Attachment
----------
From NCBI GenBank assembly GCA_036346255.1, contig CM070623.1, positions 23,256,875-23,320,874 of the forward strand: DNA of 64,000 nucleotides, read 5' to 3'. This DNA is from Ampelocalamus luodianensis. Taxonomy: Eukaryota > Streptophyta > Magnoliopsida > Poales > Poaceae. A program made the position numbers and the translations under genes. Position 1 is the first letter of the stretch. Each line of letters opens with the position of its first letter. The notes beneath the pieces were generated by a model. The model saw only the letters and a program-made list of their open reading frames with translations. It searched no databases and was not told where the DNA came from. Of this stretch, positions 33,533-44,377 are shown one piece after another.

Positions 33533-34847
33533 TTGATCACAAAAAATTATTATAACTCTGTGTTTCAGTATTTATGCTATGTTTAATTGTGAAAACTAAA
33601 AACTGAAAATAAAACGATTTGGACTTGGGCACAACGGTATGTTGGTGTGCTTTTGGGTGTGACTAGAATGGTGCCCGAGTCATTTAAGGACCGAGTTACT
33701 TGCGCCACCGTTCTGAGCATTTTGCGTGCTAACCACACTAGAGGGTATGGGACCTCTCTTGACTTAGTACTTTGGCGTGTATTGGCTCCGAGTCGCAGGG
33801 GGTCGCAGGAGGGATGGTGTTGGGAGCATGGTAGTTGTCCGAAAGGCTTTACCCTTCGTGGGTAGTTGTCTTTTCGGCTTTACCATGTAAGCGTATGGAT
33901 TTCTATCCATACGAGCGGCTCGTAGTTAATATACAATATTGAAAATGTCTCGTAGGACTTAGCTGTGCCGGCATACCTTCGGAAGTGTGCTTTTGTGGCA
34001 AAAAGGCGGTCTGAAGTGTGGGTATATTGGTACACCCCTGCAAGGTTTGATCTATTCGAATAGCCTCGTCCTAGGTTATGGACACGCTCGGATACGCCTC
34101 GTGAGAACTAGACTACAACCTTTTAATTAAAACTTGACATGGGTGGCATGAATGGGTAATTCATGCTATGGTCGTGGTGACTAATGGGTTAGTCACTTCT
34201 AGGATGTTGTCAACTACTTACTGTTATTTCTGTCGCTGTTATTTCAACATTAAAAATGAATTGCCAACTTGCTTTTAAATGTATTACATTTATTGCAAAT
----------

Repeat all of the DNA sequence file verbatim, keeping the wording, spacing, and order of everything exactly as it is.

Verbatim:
From NCBI GenBank assembly GCA_036346255.1, contig CM070623.1, positions 23,256,875-23,320,874 of the forward strand: DNA of 64,000 nucleotides, read 5' to 3'. This DNA is from Ampelocalamus luodianensis. Taxonomy: Eukaryota > Streptophyta > Magnoliopsida > Poales > Poaceae. A program made the position numbers and the translations under genes. Position 1 is the first letter of the stretch. Each line of letters opens with the position of its first letter. The notes beneath the pieces were generated by a model. The model saw only the letters and a program-made list of their open reading frames with translations. It searched no databases and was not told where the DNA came from. Of this stretch, positions 33,533-44,377 are shown one piece after another.

Positions 33533-34847
33533 TTGATCACAAAAAATTATTATAACTCTGTGTTTCAGTATTTATGCTATGTTTAATTGTGAAAACTAAA
33601 AACTGAAAATAAAACGATTTGGACTTGGGCACAACGGTATGTTGGTGTGCTTTTGGGTGTGACTAGAATGGTGCCCGAGTCATTTAAGGACCGAGTTACT
33701 TGCGCCACCGTTCTGAGCATTTTGCGTGCTAACCACACTAGAGGGTATGGGACCTCTCTTGACTTAGTACTTTGGCGTGTATTGGCTCCGAGTCGCAGGG
33801 GGTCGCAGGAGGGATGGTGTTGGGAGCATGGTAGTTGTCCGAAAGGCTTTACCCTTCGTGGGTAGTTGTCTTTTCGGCTTTACCATGTAAGCGTATGGAT
33901 TTCTATCCATACGAGCGGCTCGTAGTTAATATACAATATTGAAAATGTCTCGTAGGACTTAGCTGTGCCGGCATACCTTCGGAAGTGTGCTTTTGTGGCA
34001 AAAAGGCGGTCTGAAGTGTGGGTATATTGGTACACCCCTGCAAGGTTTGATCTATTCGAATAGCCTCGTCCTAGGTTATGGACACGCTCGGATACGCCTC
34101 GTGAGAACTAGACTACAACCTTTTAATTAAAACTTGACATGGGTGGCATGAATGGGTAATTCATGCTATGGTCGTGGTGACTAATGGGTTAGTCACTTCT
34201 AGGATGTTGTCAACTACTTACTGTTATTTCTGTCGCTGTTATTTCAACATTAAAAATGAATTGCCAACTTGCTTTTAAATGTATTACATTTATTGCAAAT